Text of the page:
We were the only people on our Hawaiian trip who did not snap pictures at every photo stop. We purposely had no camera, and got off the tourist bus only to stretch and observe. Beautiful views were recorded in our minds.

This sea change began when my husband dropped our camera, and we decided not to fix it or purchase another. No more lugging the camera to parties or on trips. We decided it's a lot easier and cheaper to purchase and store postcards. An added bonus: I don't have to worry how I look. I looked a lot nicer four decades ago.

At that time, just before leaving for Ankara, Turkey, for a two-year contract, we bought an expensive camera to take slides of our 1-year-old daughter, my mother's only grandchild. At least, that was the excuse.

While there, we snapped pictures during a European one-ring circus and at Hittite ruins. There are several boxes of slides depicting our trips to Istanbul, a great metropolis with mosques, palaces and a magnificent skyline.

When we returned to America we spent hours oohing and aahing over our growing collection during our "viewing" evenings. We often invited friends to enjoy our adventures, but they had a tendency to nod off. Nobody objected when my husband stopped the projector.

Our slide collection tripled when we went to India for two years. We captured Divali, the Hindu New Year, which takes place in October or November. Even the poorest house was decorated with small clay lamps filled with oil. Sometimes houses were outlined with hundreds of the twinkling lamps, and, in a few homes, by Christmas lights. The lights welcomed Lakshmi, the goddess of wealth and prosperity, who was attracted by the golden glow. (The goddess bypassed an unlit house.)

India's past and present fused during the Republic Day festival in New Delhi. We had grandstand seats to watch the folk dancers in colorful costumes and elaborate floats from all over India take part in a cultural pageant. At dusk we took pictures of a parade of camels outlined on a high ridge against the sky. In fact, we took many camel pictures.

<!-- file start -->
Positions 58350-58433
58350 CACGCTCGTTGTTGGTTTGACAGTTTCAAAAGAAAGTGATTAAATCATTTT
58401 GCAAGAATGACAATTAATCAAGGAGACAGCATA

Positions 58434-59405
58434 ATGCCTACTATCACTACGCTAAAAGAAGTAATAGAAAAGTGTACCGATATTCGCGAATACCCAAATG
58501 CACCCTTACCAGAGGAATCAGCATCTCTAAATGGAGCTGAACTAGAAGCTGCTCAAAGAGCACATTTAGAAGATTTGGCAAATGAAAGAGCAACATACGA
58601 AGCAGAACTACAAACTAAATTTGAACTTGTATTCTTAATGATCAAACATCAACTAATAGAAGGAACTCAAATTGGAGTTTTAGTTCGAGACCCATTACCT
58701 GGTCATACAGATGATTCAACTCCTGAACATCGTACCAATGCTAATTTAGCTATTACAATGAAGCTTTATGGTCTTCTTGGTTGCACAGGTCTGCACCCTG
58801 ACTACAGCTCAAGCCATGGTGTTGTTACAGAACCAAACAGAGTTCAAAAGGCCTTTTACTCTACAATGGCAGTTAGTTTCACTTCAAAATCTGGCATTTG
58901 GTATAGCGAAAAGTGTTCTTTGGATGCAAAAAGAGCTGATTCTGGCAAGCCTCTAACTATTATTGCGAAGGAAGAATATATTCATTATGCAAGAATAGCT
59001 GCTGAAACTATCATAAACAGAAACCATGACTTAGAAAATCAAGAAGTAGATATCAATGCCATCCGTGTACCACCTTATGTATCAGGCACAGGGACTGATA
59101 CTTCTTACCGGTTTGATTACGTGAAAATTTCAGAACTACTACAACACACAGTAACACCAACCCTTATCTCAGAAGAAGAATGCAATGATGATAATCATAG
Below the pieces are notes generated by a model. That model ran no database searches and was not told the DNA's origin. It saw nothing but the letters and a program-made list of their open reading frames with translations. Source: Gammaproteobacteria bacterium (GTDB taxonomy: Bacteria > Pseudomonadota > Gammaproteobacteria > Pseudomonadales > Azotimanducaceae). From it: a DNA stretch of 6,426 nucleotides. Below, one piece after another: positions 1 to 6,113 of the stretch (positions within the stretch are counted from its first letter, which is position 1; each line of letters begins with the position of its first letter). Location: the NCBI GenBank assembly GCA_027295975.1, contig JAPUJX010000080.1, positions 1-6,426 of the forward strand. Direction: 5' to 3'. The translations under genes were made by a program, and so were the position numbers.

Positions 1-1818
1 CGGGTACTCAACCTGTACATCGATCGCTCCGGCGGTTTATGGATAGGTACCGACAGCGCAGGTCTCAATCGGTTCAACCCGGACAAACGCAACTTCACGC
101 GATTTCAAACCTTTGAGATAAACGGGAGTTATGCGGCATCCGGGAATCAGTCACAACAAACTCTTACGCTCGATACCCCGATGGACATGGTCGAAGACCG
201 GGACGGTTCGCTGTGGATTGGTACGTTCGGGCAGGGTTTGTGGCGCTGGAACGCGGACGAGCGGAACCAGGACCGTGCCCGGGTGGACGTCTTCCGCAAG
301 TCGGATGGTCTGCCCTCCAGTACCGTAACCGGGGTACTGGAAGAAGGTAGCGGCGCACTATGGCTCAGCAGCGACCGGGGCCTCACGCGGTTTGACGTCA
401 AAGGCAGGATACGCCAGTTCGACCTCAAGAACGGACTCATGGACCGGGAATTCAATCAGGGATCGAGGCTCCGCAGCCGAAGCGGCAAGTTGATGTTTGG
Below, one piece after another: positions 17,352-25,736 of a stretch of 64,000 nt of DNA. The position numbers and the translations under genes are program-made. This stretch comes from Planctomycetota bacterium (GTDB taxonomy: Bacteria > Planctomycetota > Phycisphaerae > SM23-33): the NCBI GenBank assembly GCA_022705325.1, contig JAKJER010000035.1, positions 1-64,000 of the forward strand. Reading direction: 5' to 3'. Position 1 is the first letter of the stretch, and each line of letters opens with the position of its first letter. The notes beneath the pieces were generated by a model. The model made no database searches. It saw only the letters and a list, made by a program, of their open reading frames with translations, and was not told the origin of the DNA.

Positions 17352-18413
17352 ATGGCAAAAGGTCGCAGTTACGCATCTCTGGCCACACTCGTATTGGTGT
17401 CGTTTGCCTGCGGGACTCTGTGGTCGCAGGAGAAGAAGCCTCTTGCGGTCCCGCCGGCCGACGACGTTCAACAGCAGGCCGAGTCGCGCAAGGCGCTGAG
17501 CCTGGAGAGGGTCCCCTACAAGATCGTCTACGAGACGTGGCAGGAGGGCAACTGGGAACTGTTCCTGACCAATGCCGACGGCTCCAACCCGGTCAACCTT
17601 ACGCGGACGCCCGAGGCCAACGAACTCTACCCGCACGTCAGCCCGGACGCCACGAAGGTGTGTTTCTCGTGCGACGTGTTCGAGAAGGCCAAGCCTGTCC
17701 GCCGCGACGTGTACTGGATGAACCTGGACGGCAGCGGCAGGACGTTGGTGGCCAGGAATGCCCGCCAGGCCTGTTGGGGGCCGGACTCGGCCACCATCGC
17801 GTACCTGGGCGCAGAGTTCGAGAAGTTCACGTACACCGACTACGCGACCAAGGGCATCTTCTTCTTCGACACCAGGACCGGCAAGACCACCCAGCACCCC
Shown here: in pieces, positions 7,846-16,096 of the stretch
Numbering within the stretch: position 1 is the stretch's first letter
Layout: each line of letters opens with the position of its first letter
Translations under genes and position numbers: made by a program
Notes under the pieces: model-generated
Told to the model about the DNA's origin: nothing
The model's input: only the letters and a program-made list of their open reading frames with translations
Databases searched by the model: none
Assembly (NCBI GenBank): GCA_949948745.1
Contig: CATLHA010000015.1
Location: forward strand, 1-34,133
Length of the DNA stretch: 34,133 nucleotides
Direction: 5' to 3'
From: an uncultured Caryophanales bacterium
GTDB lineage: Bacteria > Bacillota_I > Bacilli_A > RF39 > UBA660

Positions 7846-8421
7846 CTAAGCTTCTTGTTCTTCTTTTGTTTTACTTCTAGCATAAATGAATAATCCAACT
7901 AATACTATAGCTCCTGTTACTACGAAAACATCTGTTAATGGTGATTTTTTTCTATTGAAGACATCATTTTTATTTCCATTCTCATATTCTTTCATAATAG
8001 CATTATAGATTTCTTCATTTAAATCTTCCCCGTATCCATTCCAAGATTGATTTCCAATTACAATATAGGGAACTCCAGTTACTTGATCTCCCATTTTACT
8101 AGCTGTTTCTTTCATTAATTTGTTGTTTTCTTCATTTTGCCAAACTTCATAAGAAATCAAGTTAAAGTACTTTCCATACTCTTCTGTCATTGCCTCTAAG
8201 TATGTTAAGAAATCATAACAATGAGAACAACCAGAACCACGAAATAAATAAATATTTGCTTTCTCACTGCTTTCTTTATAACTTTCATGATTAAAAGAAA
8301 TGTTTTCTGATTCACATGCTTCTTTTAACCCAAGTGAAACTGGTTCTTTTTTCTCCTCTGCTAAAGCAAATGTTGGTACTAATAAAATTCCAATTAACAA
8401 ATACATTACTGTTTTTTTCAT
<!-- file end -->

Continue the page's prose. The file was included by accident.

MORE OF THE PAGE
The white marble inlaid with semi-precious stones of the Taj Mahal looks different when you view it early morning, mid-afternoon and in the evening. We spent one full day shooting from every possible angle.

Over the years, back in the United States, we added at least 100 children's birthday parties to our collection. Later, we snapped our daughters with their dates (we figured that if they didn't return home by the end of the evening, we had pictures to show the police).

We took pictures of our daughters' graduations from high school and college--one daughter was startled to discover her father crawling on hands and knees down the aisle where the graduates waited to hear their names called.

"Daddy, what are you doing here?" she asked. He was too busy snapping to respond.

Then, one of our daughters dropped the slide projector and it developed an irritating humming noise. So we bought a point-and-shoot camera.

Suddenly, the shelves were sagging from the weight of our photos, and I had run out of space to store more albums. Pictures of England and Scotland languished in large paper bags, along with shots from the Panama Canal cruise.

"Where was this picture taken?" my husband asked.

"That's the other side of the mountain," I replied.

It wasn't long after that when my husband dropped the camera on the sidewalk in front of our house. He had no idea how liberating this action was for me.

Recently we were at the FDR Memorial. You had to be careful where you stood because everybody was either posing or pointing and shooting. Obviously, accumulating photos has become an end in itself.

So far, nobody has asked to see the Hawaiian pictures we never took.